AKHIL KUMAR, in action against Louis Richard Julie of Mauritius, won the gold in 54 kg bantamweight.-AP

It is easy to project a picture of plenty, which it was in shooting, but India's performance in athletics, swimming, gymnastics, basketball and men's hockey fell below expectations, writes K. P. MOHAN.

Will the Indian fans be able to rejoice the way the Australians did at Melbourne every day during the course of the Commonwealth Games when we host the Games four years from now?

Will we be able to win gold medals in athletics and swimming in 2010? Or will the country have to be satisfied with the rich collection of medals from shooting and weightlifting? Perhaps archery and cue sports, if they are included in Delhi, will help boost that tally.

But will that be enough for a host nation?

Australia has set a benchmark both in organisation and on-field success that will be difficult to match. Two hundred and twenty-one medals including 84 golds. India, in comparison, had 50 medals including 22 golds. All but six of that golden collection came from shooting.

The dope-tainted weightlifting team produced three golds, the table tennis team two and boxing one. Compared to Manchester, India has slipped on the medals table. An argument has been made out that there was only one gold in each weightlifting category this time in contrast to the three in the last Games. But then that should hold good for the rest of the nations as well. And yet, the gap for India from the rest of the countries widened. In short, it is easy to project a picture of plenty, which it was in shooting, but India's performance in athletics, swimming, gymnastics, basketball and men's hockey fell below expectations.

It was creditable in table tennis, boxing and women's hockey, but one has to keep in mind the standards in these disciplines at the Commonwealth level.

That is what counts; the standards. In athletics and swimming the standards are world-class in a majority of the events, though Michael Johnson would not agree that athletics standards are anywhere close to the Worlds or Olympics.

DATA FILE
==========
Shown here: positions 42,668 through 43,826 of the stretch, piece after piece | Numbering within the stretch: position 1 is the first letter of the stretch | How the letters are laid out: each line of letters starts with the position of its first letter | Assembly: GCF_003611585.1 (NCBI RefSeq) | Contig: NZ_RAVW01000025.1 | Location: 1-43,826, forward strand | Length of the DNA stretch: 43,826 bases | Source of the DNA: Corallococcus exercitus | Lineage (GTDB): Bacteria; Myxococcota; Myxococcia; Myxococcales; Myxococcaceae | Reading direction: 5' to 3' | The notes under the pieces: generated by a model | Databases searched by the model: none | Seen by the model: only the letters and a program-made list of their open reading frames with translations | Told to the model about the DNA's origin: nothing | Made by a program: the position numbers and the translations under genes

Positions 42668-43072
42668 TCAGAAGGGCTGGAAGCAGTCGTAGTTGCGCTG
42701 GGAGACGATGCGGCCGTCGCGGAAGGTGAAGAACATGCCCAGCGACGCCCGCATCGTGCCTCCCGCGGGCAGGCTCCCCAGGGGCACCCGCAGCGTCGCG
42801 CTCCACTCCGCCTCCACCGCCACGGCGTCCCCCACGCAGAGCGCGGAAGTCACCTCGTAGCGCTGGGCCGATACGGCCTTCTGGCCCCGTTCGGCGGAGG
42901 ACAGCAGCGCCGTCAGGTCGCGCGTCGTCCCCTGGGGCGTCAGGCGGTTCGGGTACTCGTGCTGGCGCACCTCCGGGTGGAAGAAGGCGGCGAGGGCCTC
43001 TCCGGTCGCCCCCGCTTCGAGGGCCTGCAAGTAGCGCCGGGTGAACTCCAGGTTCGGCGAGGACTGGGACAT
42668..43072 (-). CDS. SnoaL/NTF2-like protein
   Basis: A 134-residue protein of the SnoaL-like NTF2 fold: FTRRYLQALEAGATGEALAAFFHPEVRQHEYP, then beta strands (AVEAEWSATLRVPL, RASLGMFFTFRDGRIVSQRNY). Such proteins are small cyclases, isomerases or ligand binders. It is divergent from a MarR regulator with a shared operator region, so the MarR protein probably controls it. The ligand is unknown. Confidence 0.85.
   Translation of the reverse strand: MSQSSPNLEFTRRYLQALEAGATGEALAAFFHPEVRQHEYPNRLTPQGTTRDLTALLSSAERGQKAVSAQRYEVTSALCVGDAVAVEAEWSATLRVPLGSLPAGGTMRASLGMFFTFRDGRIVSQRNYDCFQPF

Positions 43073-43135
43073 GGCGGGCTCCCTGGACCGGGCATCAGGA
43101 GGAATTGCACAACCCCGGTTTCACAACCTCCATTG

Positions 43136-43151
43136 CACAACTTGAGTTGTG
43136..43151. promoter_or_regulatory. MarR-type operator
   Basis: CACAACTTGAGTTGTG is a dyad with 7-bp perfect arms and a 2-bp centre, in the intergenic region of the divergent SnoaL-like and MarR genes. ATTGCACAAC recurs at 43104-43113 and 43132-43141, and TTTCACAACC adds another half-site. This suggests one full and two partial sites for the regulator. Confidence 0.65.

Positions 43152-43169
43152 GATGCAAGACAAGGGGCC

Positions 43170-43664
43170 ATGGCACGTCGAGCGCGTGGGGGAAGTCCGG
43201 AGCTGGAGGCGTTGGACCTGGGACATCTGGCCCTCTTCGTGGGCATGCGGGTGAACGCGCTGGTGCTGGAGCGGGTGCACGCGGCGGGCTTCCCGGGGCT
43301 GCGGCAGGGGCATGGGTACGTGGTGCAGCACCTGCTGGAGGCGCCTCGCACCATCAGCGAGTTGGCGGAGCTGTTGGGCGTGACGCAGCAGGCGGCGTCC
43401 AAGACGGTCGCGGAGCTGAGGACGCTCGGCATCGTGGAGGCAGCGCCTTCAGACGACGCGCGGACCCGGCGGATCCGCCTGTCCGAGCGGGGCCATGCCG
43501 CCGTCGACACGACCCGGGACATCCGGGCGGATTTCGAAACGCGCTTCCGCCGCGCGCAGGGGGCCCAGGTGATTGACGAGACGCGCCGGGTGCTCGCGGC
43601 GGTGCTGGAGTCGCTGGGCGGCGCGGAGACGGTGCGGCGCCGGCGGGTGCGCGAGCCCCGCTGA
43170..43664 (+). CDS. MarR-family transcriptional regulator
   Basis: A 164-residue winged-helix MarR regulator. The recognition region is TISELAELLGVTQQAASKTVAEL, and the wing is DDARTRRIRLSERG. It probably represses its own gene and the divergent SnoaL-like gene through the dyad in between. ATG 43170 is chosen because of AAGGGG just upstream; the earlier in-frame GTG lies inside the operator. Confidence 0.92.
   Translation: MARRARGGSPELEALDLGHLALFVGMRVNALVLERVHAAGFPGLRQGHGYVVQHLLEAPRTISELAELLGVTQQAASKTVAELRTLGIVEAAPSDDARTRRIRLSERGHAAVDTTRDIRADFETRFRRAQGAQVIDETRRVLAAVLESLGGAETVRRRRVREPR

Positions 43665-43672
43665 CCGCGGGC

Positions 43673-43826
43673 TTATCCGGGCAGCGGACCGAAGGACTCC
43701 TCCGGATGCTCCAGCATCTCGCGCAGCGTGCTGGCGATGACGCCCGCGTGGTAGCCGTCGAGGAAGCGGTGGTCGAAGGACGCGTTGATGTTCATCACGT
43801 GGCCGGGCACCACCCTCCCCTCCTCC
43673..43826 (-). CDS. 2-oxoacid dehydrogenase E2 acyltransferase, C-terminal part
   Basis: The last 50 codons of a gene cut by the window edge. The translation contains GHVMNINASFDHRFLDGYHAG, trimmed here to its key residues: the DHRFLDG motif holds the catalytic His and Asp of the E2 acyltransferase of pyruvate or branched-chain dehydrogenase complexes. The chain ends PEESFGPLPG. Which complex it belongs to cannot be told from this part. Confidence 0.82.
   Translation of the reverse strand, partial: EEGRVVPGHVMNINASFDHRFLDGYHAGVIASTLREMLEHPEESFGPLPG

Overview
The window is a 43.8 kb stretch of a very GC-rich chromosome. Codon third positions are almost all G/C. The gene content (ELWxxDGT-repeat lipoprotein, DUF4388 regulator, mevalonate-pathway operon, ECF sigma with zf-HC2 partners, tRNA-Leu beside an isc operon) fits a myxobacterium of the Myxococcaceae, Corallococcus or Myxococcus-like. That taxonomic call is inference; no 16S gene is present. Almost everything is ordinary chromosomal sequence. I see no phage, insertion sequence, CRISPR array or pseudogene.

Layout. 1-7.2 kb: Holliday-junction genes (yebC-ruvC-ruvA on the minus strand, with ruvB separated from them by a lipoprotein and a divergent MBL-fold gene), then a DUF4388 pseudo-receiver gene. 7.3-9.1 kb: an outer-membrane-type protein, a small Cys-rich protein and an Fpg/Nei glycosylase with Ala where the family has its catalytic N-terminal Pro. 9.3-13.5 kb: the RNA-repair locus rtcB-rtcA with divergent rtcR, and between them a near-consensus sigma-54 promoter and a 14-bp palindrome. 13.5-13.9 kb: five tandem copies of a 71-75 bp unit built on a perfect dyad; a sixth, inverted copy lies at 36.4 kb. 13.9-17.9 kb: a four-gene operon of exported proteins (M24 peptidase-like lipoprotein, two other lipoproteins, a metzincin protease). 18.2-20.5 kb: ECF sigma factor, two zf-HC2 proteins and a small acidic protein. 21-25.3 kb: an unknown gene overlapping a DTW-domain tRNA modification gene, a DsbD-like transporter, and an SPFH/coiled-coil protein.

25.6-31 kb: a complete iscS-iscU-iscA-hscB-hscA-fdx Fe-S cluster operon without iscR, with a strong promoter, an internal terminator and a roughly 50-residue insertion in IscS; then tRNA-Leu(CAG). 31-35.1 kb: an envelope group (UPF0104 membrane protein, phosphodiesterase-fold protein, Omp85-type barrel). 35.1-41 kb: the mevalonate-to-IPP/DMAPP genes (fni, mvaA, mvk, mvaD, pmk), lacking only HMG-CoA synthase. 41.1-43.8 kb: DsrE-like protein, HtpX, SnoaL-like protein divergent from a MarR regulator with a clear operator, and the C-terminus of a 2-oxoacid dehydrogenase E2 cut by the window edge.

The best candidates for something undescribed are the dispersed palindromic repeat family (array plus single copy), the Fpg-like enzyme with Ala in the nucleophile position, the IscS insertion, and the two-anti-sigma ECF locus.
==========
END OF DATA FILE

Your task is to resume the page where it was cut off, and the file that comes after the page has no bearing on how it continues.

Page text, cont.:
In shooting, it is world-class in shotgun events and quite high in rifle and pistol events. The fact that Gagan Narang shot a record 598 out of 600 in the 10m air rifle event for the gold and later shot a 597 to tie with three others and then won the final with a narrow margin to claim the World Cup title in Guangzhou, China, only goes to prove that Commonwealth shooting standards are pretty high in given events.

On that count, Rajyavardhan Singh Rathore had to battle hard in the double trap competition in which there were two former Olympic champions in Mark Russell of Australia and Richard Faulds of England. That they did not finish among the medals with him goes to prove how tough the contest was, especially given the conditions with winds and flies out to spoil the shooters' aim.

There is hope for the future, especially at the Commonwealth level, in table tennis, when Sharath Kamal's brilliant triumph in the men's singles event in a surcharged final in front of a shouting, clapping Aussie crowd is put in perspective. True, his opponent, William Henzel was several rungs below him in world rankings. Yet, anything looked possible when the match extended into a seventh game. Sharath held his nerves when it mattered most. The men's table tennis team also fared very creditably, while winning the title, with Soumyadeep Roy contributing the deciding point against Singapore in the final. The women's team contributed a bronze.